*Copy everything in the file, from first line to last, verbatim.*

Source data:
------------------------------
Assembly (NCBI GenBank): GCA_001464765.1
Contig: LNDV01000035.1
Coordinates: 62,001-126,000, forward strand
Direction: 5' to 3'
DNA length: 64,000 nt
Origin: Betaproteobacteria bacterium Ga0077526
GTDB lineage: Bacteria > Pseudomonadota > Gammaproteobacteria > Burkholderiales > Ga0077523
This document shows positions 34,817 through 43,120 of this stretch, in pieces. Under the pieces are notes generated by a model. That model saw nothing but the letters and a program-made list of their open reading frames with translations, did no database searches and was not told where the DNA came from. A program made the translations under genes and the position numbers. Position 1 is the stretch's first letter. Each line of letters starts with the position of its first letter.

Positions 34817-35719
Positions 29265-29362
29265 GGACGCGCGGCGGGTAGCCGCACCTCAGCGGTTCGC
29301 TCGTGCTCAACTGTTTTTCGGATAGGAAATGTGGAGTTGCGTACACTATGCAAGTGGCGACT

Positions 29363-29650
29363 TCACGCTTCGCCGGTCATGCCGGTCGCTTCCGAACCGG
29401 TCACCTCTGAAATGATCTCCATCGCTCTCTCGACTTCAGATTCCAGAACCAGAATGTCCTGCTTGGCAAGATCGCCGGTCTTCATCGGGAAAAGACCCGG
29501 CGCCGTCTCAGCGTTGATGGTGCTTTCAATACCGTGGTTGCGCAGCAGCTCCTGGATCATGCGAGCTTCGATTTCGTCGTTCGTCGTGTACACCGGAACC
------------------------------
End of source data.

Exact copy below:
Assembly (NCBI GenBank): GCA_001464765.1
Contig: LNDV01000035.1
Coordinates: 62,001-126,000, forward strand
Direction: 5' to 3'
DNA length: 64,000 nt
Origin: Betaproteobacteria bacterium Ga0077526
GTDB lineage: Bacteria > Pseudomonadota > Gammaproteobacteria > Burkholderiales > Ga0077523
This document shows positions 34,817 through 43,120 of this stretch, in pieces. Under the pieces are notes generated by a model. That model saw nothing but the letters and a program-made list of their open reading frames with translations, did no database searches and was not told where the DNA came from. A program made the translations under genes and the position numbers. Position 1 is the stretch's first letter. Each line of letters starts with the position of its first letter.

Positions 34817-35719
Positions 29265-29362
29265 GGACGCGCGGCGGGTAGCCGCACCTCAGCGGTTCGC
29301 TCGTGCTCAACTGTTTTTCGGATAGGAAATGTGGAGTTGCGTACACTATGCAAGTGGCGACT

Positions 29363-29650
29363 TCACGCTTCGCCGGTCATGCCGGTCGCTTCCGAACCGG
29401 TCACCTCTGAAATGATCTCCATCGCTCTCTCGACTTCAGATTCCAGAACCAGAATGTCCTGCTTGGCAAGATCGCCGGTCTTCATCGGGAAAAGACCCGG
29501 CGCCGTCTCAGCGTTGATGGTGCTTTCAATACCGTGGTTGCGCAGCAGCTCCTGGATCATGCGAGCTTCGATTTCGTCGTTCGTCGTGTACACCGGAACC